“Ben Yedder is very dangerous in the box,” adds Paris Saint-Germain coach Carlo Ancelotti. “He is intelligent, quick. He knows how to keep a cool head in front of goalkeepers to score goals.”
Which is just as well. While coach Alain Casanova’s Toulouse have become a lot easier to love this season by playing much less defensively than in recent years, they still have a penchant for a long ball and a counter. They can play it up to Ben Yedder, as they did against Brest, and know that he can do the rest, cutting in from the right before hammering a left-footed shot against the bar and seeing it bounce satisfyingly over the line.
The ruthlessness he showed on another superb breakaway at home to Saint Étienne in mid-August also made many people, not least the visiting coach that day, Christophe Galtier stand up and take notice. “[Ben Yedder] is one of the revelations of this season,” Galtier insisted. “He scores. He is full of audacity and cheek. He is skilful and clever.”
With a goal-to-game ratio of 0.69, he has a better strike rate this term than Franck Ribéry, Bafétimbi Gomis, Olivier Giroud, Karim Benzema and Jérémy Ménez. In other words, all the players picked by Didier Deschamps to lead France’s forward line. It’s a shame then that, at least for now and the near future, Ben Yedder won’t be available for selection until December 13, 2013.
Why? Because he was a member of the Infamous Five, who, on the night of October 13, caught a taxi from Le Harve where they had been on international duty with France’s Under-21s to a Paris nightclub, staying for a couple of hours before hailing another to take them the 200km or so back again.
The night before Les Bleuets had won the first leg of their European Championship qualifying play-off with Norway 1-0. After missing out on the last four editions of the tournament, it finally looked like they’d be back for the next one in Israel at the end of this season. But it wasn’t to be, as France’s Under-21s lost the second leg 5-3 in Marienlyst four days later on October 16.
It was a scandal and the Infamous Five were blamed. They had supposedly compromised the Under-21s’ chances of qualification and all received lengthy bans from representing France at any level, no more so than the alleged ringleader, Rennes midfielder Yann M’Vila who was handed a suspension by the French Football Association until June 30, 2014.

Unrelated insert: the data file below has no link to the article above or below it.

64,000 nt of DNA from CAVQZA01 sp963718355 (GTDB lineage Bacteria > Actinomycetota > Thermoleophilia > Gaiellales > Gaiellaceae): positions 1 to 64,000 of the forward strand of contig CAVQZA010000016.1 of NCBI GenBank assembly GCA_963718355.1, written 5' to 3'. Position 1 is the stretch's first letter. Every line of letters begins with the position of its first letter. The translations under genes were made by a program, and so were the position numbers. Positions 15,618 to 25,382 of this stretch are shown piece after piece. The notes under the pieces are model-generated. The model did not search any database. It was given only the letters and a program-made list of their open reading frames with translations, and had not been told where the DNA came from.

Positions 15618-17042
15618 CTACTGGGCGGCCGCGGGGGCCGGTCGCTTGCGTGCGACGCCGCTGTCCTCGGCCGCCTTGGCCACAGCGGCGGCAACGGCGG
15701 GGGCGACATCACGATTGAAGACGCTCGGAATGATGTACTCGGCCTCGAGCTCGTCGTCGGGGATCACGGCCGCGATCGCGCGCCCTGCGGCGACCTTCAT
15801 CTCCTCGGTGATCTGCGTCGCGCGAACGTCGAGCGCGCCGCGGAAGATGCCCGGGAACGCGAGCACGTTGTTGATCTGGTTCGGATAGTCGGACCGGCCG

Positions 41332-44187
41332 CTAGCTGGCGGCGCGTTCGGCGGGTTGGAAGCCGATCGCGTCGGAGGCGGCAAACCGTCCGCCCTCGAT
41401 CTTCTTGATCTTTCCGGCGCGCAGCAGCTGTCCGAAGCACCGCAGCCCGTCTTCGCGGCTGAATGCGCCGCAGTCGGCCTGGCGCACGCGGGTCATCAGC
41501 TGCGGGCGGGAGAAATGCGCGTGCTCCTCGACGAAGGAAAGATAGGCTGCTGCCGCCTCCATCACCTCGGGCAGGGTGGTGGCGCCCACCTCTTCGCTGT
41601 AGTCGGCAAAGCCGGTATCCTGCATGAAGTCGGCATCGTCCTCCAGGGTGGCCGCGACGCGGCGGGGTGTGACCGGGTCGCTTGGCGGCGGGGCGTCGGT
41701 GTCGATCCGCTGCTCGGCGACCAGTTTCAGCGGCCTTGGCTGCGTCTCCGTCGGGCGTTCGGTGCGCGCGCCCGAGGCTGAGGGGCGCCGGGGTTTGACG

Ben Yedder has since announced his intention to appeal the decision. He has shown contrition. On Tuesday, he gave a long interview to L’Équipe in which he said he felt “ashamed” of himself and revealed how he felt he’d “betrayed” those who had placed their faith in him. He accepted the criticism from Guy Roux—who called them “swines”—and acknowledged that he had to take responsibility for his mistake. Notably, he didn’t just apologize to his coaches but to the French people too.
“Every time there’s a tournament or a qualifying campaign involving the French team, they see something happen,” Ben Yedder admitted. “There was [the strike at Knysna] in South Africa. After that, there was our night out. We have hurt them. They are fed up and they’re right. French football doesn’t deserve it.”
Of course a cynic might argue that Ben Yedder only said as much to encourage the leniency of the French Football Federation. But he seemed genuine. Ben Yedder could after all play for Tunisia. He met their coach Sami Trabelsi last month and is proud of his North African heritage.
But abandoning the French set up isn’t what he has in mind. He’s “had a taste” of wearing the French shirt at Under-21 level and would like to “give myself the chance of one day integrating into the [full] French team.” Whether he can or not will in the short term of course depend on the outcome of his appeal. He can’t allow it get to him. Ben Yedder’s goals on Sunday were his first since that notorious night-out.
Hopefully he can put it all behind him and show the consistency of performance that he’ll need over the long-term if he really is to enter Deschamps’ plans and continue attracting the scouts of big clubs like Valencia to his matches at the Stadium de Toulouse.
Staying within touching distance of Ibrahimovic in the goalscoring charts from now until the end of the season would be a start. The prospect of Ben Yedder or anyone else for that matter overhauling him, though, is unrealistic. No one is more aware of that than him.
“When I was younger, I used to watch Ibra on the TV. I find it very bizarre to be close to him,” Ben Yedder said. I will never compare but, at the same time, finding myself behind him, makes me smile.”